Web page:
What Was I Thinking?
Computers may not be able to make decisions for you (yet), but they can sharpen your judgment. By James Fallows. (June 2007)
Online music-matching sites have tried for years to suggest new songs or artists you’ll like based on ones you’ve previously chosen.
One of the earliest was MusicMatch.com, founded by a San Diego entrepreneur named Dennis Mudd. It familiarized users with the idea that if you told it what music you like—Scarlatti, the Beach Boys, Ludacris—it could create a stream of related songs and artists, often ones you didn’t know.
Three years ago, Mudd sold his company to Yahoo, which made it part of Yahoo Music Jukebox. Now two of the best-known services for music matching are Pandora and Last.fm. Pandora’s recommendations are based on its “Music Genome Project,” which analyzes and compares the properties of each work—bass line, instruments used, and on down a list said to include 400 items. Last.fm uses “social intelligence” to create recommendations—people who like the Arcade Fire will probably also like Radiohead.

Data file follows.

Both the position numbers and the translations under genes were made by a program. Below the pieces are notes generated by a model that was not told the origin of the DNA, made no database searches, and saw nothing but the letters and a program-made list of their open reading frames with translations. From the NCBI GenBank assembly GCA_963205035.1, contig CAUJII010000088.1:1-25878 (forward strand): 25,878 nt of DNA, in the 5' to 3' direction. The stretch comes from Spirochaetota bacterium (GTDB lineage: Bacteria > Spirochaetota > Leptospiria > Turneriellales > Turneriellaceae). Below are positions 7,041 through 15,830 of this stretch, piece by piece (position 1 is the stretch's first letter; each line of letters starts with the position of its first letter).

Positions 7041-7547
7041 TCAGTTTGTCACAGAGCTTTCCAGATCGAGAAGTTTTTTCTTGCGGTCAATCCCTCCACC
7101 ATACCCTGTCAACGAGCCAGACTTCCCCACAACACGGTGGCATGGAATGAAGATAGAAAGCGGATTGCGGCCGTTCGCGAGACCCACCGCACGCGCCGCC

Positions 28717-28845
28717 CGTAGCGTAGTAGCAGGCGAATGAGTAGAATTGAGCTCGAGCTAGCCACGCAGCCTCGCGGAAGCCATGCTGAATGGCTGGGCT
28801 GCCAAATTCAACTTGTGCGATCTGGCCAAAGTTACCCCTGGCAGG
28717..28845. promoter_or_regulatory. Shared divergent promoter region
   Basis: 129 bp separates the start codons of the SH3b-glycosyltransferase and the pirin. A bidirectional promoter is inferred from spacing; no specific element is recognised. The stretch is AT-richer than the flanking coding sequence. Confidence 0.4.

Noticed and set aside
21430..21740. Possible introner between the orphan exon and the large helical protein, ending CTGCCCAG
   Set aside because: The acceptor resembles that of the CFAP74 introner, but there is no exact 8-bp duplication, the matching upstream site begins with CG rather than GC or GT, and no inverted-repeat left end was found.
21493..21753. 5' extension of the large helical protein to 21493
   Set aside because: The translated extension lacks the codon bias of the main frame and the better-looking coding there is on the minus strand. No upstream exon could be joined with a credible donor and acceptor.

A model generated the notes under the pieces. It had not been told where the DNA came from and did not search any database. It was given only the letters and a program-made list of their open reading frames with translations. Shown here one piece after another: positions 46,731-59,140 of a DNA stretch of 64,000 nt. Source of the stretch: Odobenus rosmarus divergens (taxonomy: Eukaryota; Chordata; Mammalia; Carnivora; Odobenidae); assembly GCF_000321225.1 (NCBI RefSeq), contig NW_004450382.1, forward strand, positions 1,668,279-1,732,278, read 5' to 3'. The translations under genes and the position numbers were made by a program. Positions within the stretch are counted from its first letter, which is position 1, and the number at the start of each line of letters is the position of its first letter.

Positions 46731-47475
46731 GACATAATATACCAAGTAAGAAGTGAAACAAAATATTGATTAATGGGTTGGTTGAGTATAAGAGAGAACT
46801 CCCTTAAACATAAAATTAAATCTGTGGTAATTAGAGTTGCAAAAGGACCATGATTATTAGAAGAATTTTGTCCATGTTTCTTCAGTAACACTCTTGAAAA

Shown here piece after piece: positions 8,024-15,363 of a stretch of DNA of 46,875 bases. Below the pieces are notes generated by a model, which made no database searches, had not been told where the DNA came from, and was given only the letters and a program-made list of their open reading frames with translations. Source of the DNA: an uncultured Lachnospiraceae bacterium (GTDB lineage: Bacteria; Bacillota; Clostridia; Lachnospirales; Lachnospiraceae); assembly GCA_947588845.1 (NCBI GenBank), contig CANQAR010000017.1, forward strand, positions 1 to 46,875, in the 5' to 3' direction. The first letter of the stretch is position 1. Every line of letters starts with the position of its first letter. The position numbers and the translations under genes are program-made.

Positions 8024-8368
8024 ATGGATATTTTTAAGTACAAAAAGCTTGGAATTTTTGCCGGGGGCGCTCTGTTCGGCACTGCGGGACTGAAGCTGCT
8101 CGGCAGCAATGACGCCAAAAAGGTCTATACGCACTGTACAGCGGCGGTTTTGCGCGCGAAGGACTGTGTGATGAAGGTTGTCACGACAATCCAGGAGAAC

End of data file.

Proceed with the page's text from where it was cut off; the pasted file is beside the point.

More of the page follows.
Mudd has now founded a new company, Slacker, which is supposed to make personalized music available anywhere. A satellite service will broadcast it to a system you can set up in your car; the company will soon sell an iPod-like portable device that can cache songs while it’s connected to the Internet. The service will be free if you’re willing to listen to some ads—or, for $7.50 a month, it will be ad-free and allow users to store songs they particularly like, and skip the ones they don’t.
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